Ike's Bluff: President Eisenhower's Secret Struggle to Save the World
January 31, 2013
4:30pm - 6:00pm
SpeakersA Conversation Between Author Evan Thomas and Susan Eisenhower, President, Eisenhower Group
At this Milken Institute Forum, Thomas, a historian and former longtime Washington bureau chief for Newsweek, will be joined by the 34th president's granddaughter, strategic consultant and nuclear issues expert Susan Eisenhower, for a conversation about Ike's wise use of power as well as his family life while history was being made and the threat of annihilation was becoming a fact of life.
The pair will cast light on the risks the world faced at the time and the character of the man who kept them from exploding. "Thomas doesn't neglect his subject's flaws," wrote the New York Times, "and his detailed, engaging picture of Eisenhower's personality brings him vividly to life."
Evan Thomas, a former Newsweek editor-at-large and Washington bureau chief, is the author of eight books, including "Ike's Bluff," "The War Lovers," and "Robert Kennedy: His Life," as well as more than 100 cover stories. He has been honored with two National Magazine Awards and has been a commentator on numerous public affairs television shows, including "Inside Washington" and "Charlie Rose." Currently, Thomas is a Ferris professor in residence at Princeton University. He is a graduate of Harvard and the University of Virginia Law School.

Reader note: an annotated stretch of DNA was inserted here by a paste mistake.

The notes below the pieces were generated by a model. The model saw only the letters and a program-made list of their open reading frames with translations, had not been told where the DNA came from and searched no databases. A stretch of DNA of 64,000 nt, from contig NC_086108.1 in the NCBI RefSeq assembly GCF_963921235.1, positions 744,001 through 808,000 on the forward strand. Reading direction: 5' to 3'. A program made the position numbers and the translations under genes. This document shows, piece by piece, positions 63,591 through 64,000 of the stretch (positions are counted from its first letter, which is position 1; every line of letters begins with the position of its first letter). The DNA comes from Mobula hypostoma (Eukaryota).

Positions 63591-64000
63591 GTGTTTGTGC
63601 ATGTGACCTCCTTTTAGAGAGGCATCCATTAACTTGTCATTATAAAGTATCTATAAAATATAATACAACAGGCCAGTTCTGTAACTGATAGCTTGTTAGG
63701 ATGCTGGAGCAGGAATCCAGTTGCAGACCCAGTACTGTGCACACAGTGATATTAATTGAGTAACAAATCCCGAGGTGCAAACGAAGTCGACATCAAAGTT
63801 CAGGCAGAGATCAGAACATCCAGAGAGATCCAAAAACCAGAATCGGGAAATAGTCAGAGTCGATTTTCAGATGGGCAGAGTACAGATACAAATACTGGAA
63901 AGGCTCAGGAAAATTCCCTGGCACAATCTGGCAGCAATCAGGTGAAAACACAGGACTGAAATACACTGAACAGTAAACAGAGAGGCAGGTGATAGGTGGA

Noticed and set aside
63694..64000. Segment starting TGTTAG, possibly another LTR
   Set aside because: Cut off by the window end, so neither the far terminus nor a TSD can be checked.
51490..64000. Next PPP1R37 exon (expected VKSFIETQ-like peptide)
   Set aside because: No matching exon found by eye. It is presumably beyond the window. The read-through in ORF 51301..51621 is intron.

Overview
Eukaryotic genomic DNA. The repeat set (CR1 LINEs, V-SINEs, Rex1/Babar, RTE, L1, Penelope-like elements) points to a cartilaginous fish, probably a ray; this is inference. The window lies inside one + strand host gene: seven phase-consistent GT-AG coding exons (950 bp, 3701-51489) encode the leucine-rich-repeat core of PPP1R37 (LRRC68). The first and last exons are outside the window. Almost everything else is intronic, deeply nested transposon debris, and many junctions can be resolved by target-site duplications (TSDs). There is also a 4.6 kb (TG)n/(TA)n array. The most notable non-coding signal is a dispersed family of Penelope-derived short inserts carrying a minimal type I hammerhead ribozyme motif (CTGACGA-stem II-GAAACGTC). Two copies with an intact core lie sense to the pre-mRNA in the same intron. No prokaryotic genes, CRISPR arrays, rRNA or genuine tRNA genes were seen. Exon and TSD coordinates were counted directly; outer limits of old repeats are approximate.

Susan Eisenhower is president of the Eisenhower Group, Inc., which provides strategic counsel on political, business and public affairs projects. She also chairs leadership and public policy programs at the Eisenhower Institute, where she was the founding director and first president. She was a member of the Obama administration's Blue Ribbon Commission on America's Nuclear Future, currently serves on the Nuclear Threat Initiative board and the Energy Future Coalition, and advises the U.S. Chamber of Commerce's Institute for 21st Century Energy. Eisenhower has received four honorary doctorates, most recently from the Monterey Institute, where she was cited for her work on nuclear nonproliferation.